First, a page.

CEI was well represented at the regional 2016 Bahamas Natural History Conference, with representatives giving talks on plastics, climate change, rare shrimp, turtles, conch, sharks and lionfish. More excitingly, the first Island School alumni joined with the research team! Andrieka Burrows, BESS scholar of Fall 2015, attended the conference to present the anchialine ponds poster. Anchialine ponds are landlocked bodies of water with marine characteristics that are connected to the sea through underground conduits. There are over 200 of these ponds on the island of Eleuthera, however, there is very little known about these ecosystems. Dr. Jocelyn Curtis-Quick and Alexio Brown, with a team of Island School students, including Andrieka, gathered baseline data on the ponds in order to determine their status and need for protection.

There was much interest in the inland ponds work
There was much interest in the inland ponds work
Research advisor Alexio Brown and Dr Curtis-Quick were very proud of Andrieka
Research advisor Alexio Brown and Dr Curtis-Quick were very proud of Andrieka

The students found an alarming number of the ponds were impacted by humans.  To conserve these ecosystems, there is a need to raise awareness. Andrieka did this by presenting the work of her research class at the Bahamas Natural History Conference (BNHC). The conference was hosted by the Bahamas National Trust (BNT), who manage the protected areas in The Bahamas. Andrieka spoke about why these ponds are so understudied, and her hopes for more research to be carried out in the future.

“The Bahamas Natural History Conference turned out to be all that I expected,” said Andrieka. “Not only did I get the opportunity to interact with world renowned scientists, who presented their captivating work, but I also got to present my anchialine pond research to these very same scientists.”

Andrieka created much interest in ponds, and did an exceptional job presenting the poster, making her research very advisors proud.

Local marina and tournament anglers contribute to research at CEI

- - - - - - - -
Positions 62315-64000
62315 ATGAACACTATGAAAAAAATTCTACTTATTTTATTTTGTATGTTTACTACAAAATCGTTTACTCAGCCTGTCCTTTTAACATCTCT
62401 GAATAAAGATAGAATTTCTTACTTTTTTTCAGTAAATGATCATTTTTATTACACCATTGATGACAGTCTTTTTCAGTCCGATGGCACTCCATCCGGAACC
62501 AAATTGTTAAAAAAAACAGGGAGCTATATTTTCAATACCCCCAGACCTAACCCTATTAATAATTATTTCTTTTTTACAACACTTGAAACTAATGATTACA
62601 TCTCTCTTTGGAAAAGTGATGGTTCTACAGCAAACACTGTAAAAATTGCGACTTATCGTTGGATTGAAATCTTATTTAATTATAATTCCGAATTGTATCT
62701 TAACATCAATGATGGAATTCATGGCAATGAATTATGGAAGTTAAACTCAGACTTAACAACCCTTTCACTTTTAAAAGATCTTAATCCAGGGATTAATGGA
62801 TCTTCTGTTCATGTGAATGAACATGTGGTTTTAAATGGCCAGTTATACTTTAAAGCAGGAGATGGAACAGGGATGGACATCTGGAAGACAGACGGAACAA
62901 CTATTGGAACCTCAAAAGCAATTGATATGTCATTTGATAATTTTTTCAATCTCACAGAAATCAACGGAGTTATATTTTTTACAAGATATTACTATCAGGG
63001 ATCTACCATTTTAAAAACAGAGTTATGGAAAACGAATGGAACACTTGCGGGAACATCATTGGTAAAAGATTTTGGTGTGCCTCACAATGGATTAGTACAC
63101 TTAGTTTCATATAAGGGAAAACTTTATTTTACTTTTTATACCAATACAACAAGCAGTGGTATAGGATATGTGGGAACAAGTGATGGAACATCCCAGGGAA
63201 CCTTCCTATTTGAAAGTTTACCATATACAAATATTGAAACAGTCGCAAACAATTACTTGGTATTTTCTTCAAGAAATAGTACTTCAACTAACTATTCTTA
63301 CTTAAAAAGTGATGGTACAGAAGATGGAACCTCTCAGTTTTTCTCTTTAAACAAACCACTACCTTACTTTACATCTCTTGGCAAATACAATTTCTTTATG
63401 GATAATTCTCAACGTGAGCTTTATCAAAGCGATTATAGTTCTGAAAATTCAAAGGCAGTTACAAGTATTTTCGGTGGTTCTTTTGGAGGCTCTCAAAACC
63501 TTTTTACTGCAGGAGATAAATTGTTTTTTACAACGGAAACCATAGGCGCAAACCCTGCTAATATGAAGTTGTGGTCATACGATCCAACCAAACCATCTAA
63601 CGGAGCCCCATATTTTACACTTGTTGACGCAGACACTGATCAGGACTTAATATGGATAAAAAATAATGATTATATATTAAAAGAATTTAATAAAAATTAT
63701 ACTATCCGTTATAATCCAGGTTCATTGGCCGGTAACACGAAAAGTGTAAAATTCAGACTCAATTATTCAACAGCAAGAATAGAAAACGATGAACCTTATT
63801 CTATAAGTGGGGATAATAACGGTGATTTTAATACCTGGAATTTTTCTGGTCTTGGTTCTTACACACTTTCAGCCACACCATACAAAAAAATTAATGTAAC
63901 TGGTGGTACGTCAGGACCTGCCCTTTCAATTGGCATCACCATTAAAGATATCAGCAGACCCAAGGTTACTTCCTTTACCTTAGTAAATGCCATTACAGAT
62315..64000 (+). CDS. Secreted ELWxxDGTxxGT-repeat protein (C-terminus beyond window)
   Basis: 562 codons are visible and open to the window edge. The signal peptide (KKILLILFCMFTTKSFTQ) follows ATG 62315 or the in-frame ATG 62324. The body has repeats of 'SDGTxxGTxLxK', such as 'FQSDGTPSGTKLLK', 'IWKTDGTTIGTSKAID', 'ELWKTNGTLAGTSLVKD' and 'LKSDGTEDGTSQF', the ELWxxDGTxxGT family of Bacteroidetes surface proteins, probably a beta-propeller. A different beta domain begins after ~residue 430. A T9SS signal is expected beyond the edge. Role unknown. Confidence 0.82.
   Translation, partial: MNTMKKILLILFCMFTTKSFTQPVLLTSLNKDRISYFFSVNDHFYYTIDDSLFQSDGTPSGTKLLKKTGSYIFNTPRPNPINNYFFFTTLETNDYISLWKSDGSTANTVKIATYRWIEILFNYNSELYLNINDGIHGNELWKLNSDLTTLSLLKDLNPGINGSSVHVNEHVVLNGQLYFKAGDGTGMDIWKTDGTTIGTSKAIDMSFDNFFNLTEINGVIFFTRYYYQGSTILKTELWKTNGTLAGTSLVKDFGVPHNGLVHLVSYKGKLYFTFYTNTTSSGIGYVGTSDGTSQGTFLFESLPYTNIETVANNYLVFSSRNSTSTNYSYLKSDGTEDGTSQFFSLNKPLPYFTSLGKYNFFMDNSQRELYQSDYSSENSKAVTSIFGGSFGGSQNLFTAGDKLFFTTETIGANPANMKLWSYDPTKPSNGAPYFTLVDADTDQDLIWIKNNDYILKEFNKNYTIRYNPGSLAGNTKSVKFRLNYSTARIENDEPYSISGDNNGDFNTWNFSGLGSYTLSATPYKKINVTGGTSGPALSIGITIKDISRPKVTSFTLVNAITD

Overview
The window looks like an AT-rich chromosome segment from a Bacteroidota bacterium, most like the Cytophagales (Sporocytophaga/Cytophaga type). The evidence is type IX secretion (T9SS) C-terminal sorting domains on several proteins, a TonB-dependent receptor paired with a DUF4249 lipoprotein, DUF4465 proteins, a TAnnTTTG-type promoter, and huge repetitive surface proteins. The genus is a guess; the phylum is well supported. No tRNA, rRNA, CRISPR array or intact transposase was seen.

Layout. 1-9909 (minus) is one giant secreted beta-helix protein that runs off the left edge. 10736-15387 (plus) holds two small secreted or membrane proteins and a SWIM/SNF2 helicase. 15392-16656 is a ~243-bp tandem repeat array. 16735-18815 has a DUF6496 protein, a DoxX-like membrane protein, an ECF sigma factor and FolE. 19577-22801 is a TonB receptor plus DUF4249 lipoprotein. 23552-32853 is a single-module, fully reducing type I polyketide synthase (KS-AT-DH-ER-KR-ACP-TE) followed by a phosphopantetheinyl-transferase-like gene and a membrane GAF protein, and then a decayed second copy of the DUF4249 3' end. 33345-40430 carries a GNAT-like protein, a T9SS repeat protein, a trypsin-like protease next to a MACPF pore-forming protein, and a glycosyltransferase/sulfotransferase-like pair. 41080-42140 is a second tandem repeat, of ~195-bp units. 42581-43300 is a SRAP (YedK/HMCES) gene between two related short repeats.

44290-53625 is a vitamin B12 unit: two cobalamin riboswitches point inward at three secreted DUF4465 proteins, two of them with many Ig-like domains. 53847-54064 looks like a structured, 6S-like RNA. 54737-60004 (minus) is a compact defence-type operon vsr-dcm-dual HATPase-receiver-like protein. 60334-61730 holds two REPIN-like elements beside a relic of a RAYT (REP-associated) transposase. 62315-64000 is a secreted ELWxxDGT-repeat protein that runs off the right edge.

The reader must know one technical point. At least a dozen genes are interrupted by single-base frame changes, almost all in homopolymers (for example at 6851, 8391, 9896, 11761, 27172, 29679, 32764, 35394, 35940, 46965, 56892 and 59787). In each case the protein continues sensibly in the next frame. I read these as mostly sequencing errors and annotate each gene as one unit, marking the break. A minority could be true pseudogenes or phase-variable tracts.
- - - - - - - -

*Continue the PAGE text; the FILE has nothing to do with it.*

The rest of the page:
Captain and mate of team Shady Lady weigh in a wahoo. When dissected at CEI's lab, this fish was found to have a ingested a piece of plastic.
Captain and mate of team Shady Lady weigh in a wahoo. When dissected at CEI’s lab, this fish was found to have a ingested a piece of plastic.

This February, the Cape Eleuthera Institute partnered with Davis Harbor Marina and the Cotton Bay Club for the inaugural Davis Harbour Wahoo Rally. The two day fishing tournament allowed Davis Harbour Marina and anglers to contribute to ongoing research at CEI, making the Wahoo Rally as scientifically valuable as it was fun for the participating teams.

This partnership, and the enthusiasm of Davis Harbour Marina and the fishing teams, highlights CEI’s commitment to including anglers in ongoing research initiatives.

CEI researchers including (from L to R) a MSc student, a CEI intern, and a PhD student assisted with the collection of tissue samples
CEI researchers including (from L to R) a MSc student, a CEI intern, and a PhD student assisted with the collection of tissue samples

 

Continue reading to learn more about the angler-driven projects that were contributed to during the Wahoo Rally.

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Another outreach event with the Stingray Team!

Members of the Stingray Research Group from the Cape Eleuthera Institute’s Shark Research and Conservation Program have recently completed two days of outreach on Great Exuma. Following on from the highly successful Hummingbird Cay research expedition, the team, in collaboration with The Exuma Foundation and LN Coakley High School in Moss Town, took five students out to learn about stingrays at a marine reserve East of Georgetown.

Stingray Team with students from LN Coakley High School
Stingray Team with students from LN Coakley High School

The five students that spent the day with us were already incredibly knowledgeable about rays and their importance in regulating and maintaining healthy marine ecosystems. so we had a head start as we headed across Elizabeth Harbour towards Stocking Island. This designated marine reserve has long stretches of white sand beaches and little ‘hurricane holes’ naturally formed over time, allowing us to explore semi-enclosed ponds and quiet bays.

Upon arrival, the students were quizzed about rays and were given a safety talk before we set off looking for animals to capture and collect information from. While it was slow starting, we eventually caught a very small, immature female southern ray. Two of the students donned surgical gloves, and under the instruction of Research Technician Chris Ward, were able to complete a whole work up beneath the gaze of a dozen or so tourists that had gathered on the beach to watch what was happening.

The team working up a ray with two young students and toursits watching on
The team working up a ray with two young students and toursits watching on